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This mid to late summer trail keeps you mostly above timberline on the slopes of Mt. Hood where you'll see snow in July!

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6,939' 2,115 m


5,878' 1,792 m


1,068' 325 m


1,063' 324 m



Avg Grade (8°)


Max Grade (17°)

Dogs Leashed

Features Views · Wildflowers

This trail is obliterated by snow generally from late June/early July to early November. Higher sections may be covered in snow even in later summer.


The Mountaineer Loop Trail is less than a three mile loop, but with a 1,000+ foot gain in the first half of the trail, the views of Mt. Hood, Mt. Jefferson, Three Sisters, and mountains in the coast range are worth the climb!

Need to Know

The Mountaineer Loop Trail is covered with snow most of the year and has patches of snow throughout the year. The trail may be difficult to follow with fresh snow. Skiing occurs in most summer months until at least 1 p.m.


The trail begins at Timberline Lodge. Find the outdoor pool and hike west. The first 1000 foot section of the Mountaineer Loop is shared with the upper part of the Timberline to Town Mountain Bike Trail, so mind the bikes. Stay to the right at the junction, and head uphill.

In the lower elevations, you cross through mountain hemlock, white bark pines, and western red cedar when you get into the draws, but just as you cross over the Pacific Crest Trail, you are soon above timberline with subalpine plants transitioning to alpine plants. Head north and gradually (and at times not so gradually!) uphill towards the top of the Magic Mile and bottom of the Palmer chairlifts. At this point, you may encounter skiers and snowboarders who can ski almost year round. You can take the trail between the two chairlift buildings, or skirt both on the downhill side and continue east. (Spoiler alert! - you can ride the chairlift to this point). At this point, you finally start the downhill part of the trail.

Continue east towards Silcox Hut. This place is rented out but you can take pictures at the site. Head downhill and as you approach timberline, you'll see the water tank to the right. Continue down to the trees and recross over the Pacific Crest Trail. After that point, you have some choices. If you want to return to your starting point at the pool, cross over the paved road and continue around the trails at the back of Timberline Lodge towards the amphitheater and then drop down to the pool where you started.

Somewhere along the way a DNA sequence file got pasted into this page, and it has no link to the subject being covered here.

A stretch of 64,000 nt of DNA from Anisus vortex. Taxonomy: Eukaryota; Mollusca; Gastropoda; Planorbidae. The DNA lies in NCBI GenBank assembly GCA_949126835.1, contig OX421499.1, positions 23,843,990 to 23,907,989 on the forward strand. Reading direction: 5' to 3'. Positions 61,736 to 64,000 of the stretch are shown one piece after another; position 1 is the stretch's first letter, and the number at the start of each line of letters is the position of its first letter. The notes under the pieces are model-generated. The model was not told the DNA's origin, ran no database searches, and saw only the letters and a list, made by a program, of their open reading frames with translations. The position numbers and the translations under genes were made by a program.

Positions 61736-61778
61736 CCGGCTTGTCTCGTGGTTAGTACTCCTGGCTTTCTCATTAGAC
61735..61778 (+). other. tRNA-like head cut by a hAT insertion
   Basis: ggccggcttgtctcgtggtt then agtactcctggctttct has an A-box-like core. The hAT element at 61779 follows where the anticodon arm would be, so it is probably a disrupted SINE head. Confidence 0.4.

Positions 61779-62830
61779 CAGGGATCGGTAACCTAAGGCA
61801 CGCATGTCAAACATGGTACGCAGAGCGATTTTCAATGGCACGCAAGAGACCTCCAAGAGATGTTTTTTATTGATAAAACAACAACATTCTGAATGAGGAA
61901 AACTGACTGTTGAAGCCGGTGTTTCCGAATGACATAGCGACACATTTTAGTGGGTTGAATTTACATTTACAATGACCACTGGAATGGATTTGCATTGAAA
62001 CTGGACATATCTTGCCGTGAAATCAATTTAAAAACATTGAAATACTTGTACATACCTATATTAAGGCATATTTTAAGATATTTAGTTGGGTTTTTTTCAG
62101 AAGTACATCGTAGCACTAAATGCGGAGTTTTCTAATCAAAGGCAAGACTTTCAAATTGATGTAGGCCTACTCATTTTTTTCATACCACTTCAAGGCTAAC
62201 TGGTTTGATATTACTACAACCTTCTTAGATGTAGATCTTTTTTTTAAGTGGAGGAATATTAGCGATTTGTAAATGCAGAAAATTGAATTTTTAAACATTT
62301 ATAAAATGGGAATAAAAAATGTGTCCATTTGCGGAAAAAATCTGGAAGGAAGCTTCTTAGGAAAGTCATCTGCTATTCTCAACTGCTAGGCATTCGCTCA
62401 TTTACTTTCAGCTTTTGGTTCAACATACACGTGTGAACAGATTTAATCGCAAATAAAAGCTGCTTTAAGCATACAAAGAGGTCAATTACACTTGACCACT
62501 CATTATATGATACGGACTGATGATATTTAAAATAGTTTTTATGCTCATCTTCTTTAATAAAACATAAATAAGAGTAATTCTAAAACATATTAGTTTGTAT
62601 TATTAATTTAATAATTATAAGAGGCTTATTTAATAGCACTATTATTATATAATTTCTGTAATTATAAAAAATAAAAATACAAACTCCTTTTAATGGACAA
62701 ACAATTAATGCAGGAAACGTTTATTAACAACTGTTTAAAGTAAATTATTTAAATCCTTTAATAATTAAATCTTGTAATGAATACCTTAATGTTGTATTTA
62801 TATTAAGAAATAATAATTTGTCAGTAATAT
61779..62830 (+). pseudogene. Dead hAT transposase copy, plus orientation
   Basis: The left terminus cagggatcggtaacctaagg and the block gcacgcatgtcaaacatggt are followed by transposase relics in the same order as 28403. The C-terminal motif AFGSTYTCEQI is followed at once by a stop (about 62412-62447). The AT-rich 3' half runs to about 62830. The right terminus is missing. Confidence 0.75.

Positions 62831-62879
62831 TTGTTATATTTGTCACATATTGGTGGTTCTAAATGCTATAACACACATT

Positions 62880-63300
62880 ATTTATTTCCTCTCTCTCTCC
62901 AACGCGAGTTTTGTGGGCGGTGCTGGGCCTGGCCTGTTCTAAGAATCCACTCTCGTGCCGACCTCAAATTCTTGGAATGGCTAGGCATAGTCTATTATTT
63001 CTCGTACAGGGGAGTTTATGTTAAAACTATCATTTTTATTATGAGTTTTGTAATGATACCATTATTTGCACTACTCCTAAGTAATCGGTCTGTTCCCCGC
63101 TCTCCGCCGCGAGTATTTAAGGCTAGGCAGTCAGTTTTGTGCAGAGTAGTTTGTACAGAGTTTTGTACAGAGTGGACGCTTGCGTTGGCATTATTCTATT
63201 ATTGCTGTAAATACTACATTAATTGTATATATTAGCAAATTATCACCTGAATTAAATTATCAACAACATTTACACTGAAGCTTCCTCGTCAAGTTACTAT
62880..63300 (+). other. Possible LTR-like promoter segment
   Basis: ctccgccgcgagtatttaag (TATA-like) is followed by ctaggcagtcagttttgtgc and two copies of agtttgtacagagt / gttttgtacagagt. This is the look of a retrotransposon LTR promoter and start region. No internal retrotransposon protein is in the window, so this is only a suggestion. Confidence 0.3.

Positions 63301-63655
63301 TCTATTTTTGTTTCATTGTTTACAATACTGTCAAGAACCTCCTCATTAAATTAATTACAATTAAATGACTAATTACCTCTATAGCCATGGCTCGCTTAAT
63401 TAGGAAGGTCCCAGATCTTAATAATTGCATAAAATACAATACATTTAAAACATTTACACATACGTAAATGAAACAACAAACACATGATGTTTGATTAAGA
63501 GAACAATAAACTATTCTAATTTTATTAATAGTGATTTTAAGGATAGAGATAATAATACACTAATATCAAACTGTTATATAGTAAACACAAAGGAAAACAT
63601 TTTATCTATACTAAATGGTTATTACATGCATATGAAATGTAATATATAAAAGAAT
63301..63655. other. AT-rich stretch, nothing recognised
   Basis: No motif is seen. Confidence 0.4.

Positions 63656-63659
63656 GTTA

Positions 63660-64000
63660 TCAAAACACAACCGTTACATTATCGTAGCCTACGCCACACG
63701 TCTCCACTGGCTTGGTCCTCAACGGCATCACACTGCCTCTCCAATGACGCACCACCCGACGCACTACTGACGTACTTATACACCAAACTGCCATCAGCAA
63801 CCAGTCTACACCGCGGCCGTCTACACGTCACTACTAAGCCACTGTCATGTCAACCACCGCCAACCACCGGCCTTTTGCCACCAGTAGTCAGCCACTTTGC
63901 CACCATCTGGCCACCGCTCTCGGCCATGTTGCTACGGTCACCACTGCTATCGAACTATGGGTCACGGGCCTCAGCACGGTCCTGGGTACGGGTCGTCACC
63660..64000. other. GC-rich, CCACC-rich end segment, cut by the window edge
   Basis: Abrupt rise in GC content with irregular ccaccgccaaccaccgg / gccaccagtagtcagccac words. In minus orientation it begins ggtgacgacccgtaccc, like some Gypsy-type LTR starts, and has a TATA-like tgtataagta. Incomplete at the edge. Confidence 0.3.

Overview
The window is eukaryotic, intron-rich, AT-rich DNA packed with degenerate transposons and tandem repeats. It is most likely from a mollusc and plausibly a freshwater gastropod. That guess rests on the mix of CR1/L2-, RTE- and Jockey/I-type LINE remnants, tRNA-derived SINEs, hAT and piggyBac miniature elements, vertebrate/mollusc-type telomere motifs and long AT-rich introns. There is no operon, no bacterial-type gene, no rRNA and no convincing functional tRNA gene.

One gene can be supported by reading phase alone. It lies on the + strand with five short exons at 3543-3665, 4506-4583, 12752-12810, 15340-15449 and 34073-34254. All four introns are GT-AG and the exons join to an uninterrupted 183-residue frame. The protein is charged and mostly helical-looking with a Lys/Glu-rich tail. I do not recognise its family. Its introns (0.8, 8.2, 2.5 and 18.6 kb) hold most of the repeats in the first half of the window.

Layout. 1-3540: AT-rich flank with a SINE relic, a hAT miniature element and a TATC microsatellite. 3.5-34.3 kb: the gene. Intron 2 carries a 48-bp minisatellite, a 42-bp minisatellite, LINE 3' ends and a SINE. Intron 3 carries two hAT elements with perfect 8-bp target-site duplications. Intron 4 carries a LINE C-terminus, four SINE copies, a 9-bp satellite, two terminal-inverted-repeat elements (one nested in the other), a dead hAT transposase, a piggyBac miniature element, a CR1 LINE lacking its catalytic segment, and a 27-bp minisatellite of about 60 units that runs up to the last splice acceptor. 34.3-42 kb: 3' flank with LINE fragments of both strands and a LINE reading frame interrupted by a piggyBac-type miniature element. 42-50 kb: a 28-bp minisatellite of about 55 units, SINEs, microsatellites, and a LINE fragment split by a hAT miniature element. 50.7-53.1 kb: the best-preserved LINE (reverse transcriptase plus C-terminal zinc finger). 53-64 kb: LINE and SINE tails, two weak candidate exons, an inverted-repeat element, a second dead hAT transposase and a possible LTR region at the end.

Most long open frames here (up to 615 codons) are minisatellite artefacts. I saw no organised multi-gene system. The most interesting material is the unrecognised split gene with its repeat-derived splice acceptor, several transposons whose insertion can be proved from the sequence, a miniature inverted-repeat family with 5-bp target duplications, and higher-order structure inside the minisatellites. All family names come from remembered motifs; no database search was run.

Flora & Fauna

The Mountaineer Loop Trail has alpine and subalpine wildflowers. Beargrass, lupine, alpine aster, partridge foot, Newberry fleece flower, alpine phlox, monkey flower, purple pussypaws, and more. They all have a very short growing season so be careful where you step. Chipmunks and ravens are common sightings.

History & Background

The historic site of an old cabin is located along the trail just below the junction with the Pacific Crest Trail.


Shared By:

Kathleen Walker with improvements by Logan Jackson

Trail Ratings

  4.5 from 6 votes


  4.5 from 6 votes
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11 Views Last Month
1,948 Since Dec 31, 2017
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A group of hikers heads to Mt. Hood on the Mountaineer Loop Trail.
Jan 3, 2017 near Governm…, OR
Crater Rock (foreground) and the Bergschrund Crevasse can be seen from the Mountaineer Loop Trail. Photo by John Sparks.
Jan 2, 2017 near Governm…, OR
A final grouping of trees marks the transition above timberline on Mount Hood.
Jan 3, 2017 near Governm…, OR
The view from the Timberline Trail towards Mt. Jefferson.  Photo by hproctor.
Aug 11, 2017 near Governm…, OR
Mount Hood
Mar 20, 2019 near Governm…, OR
Newberry's fleeceflower provides great color in the fall. Photo by John Sparks.
Jan 2, 2017 near Governm…, OR



Current Trail Conditions

Add Your Check-In


Sep 11, 2022
Jim Beebe
Sep 7, 2022
Charles Schrag
did 1/2
Sep 5, 2019
An Th
2h 00m
Aug 20, 2019
Patrick S
Accidentally took the Gordon Mile up. Walked around and rested at the top for a bit. Took the correct trail down on the west side of the loop. Acci… — 2h 59m
Aug 20, 2018
Heather Baillie
Took the mountaineer trail to pct for a relaxing 1 mike hike 1mi
Aug 17, 2018
Eugene Alonzo
Aug 16, 2018
Christopher Tomaschow

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